'Automatic Link' App and Bluetooth Adapter Create Connected Car for Diagnostics and Safety
The OBD-II data port is a standard feature on all modern cars, providing access to fuel, mileage and engine data. Plugging in a small $69.95 reader allows this data to be transmitted via Bluetooth to your iPhone as you drive. The app then analyzes this to log a range of data, including fuel efficiency, driving style and engine performance. The app then combines this data with GPS info and an online database to tell you the cost of every journey you make.
The hardware unit connects to a car's OBD-II Data Link Connector — an often-overlooked data port that's been standard on every car since 1996. Through the data link, Automatic has access to fuel, mileage, and engine information, which it sends to your phone through its Bluetooth antenna. From there, the app pulls in GPS, fuel pricing, and map data to build a comprehensive picture of every drive you take. When you stop to fill up, Automatic uses geolocation data to determine which gas station you're at, then uses its own database of stations and daily prices to calculate how much you paid.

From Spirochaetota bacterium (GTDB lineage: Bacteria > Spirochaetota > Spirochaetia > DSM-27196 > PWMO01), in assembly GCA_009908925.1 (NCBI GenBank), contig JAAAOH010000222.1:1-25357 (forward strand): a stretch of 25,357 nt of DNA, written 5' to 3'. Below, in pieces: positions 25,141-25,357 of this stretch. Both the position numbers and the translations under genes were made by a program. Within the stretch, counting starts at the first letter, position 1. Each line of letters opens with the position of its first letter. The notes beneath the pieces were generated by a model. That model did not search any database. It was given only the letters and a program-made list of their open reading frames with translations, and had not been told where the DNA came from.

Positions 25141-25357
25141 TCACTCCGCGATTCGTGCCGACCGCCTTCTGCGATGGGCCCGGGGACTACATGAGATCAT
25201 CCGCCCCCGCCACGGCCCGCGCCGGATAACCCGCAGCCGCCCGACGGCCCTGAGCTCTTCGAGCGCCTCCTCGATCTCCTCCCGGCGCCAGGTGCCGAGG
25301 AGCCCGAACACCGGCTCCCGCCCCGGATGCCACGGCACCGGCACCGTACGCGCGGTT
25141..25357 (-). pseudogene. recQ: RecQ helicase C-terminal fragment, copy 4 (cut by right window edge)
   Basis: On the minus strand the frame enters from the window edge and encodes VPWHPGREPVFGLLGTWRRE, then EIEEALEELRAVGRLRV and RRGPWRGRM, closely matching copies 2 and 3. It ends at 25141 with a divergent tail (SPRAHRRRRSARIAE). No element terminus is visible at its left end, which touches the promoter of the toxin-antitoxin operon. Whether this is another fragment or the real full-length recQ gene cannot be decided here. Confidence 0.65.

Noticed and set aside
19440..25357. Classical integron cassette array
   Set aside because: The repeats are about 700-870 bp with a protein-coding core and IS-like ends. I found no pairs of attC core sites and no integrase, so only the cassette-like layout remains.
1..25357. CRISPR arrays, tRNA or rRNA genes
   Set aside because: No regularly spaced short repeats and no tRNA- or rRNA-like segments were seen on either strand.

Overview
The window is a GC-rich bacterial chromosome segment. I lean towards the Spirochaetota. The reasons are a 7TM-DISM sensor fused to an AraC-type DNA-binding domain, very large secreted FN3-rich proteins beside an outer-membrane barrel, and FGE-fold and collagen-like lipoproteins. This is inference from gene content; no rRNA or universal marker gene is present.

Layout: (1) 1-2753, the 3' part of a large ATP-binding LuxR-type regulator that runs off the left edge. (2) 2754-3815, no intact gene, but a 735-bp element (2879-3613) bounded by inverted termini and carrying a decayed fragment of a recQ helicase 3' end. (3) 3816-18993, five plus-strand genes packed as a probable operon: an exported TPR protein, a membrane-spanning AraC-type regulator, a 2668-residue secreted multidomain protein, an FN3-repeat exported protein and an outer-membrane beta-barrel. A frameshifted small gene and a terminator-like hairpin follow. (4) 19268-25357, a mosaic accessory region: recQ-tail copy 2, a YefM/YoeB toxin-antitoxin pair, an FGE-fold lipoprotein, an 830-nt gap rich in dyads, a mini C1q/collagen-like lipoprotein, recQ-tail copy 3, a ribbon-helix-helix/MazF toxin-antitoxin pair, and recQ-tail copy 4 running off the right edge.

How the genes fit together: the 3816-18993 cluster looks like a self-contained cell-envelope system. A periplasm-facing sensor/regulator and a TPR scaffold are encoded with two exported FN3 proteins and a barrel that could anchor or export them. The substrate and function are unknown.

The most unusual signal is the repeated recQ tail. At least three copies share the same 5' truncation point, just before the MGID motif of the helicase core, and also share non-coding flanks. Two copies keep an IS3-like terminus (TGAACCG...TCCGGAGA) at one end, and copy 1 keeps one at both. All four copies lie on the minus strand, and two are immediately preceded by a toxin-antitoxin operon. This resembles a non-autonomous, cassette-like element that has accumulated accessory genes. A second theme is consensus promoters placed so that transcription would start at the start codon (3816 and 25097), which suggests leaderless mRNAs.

Audio pings tell you when you are braking sharply or accelerating hard, driving behaviors that can increase gas mileage by a third. The app can also read and reset "engine check" codes, allowing you to determine whether that annoying light on your dash is something serious or trivial, and allow you to switch it off again without the need to visit a mechanic.
Automatic also includes a "crash alert" system, using the iPhone's accelerometer to detect certain types of crashes and automatically call 911 to report name, location, and vehicle description.
Automatic Link is not the first product to offer access to ODB data on iOS devices, but it does appear to offer a more complete feature set and polished user interface than has been seen on products released to date. Automatic Link launches in May, with pre-orders available now.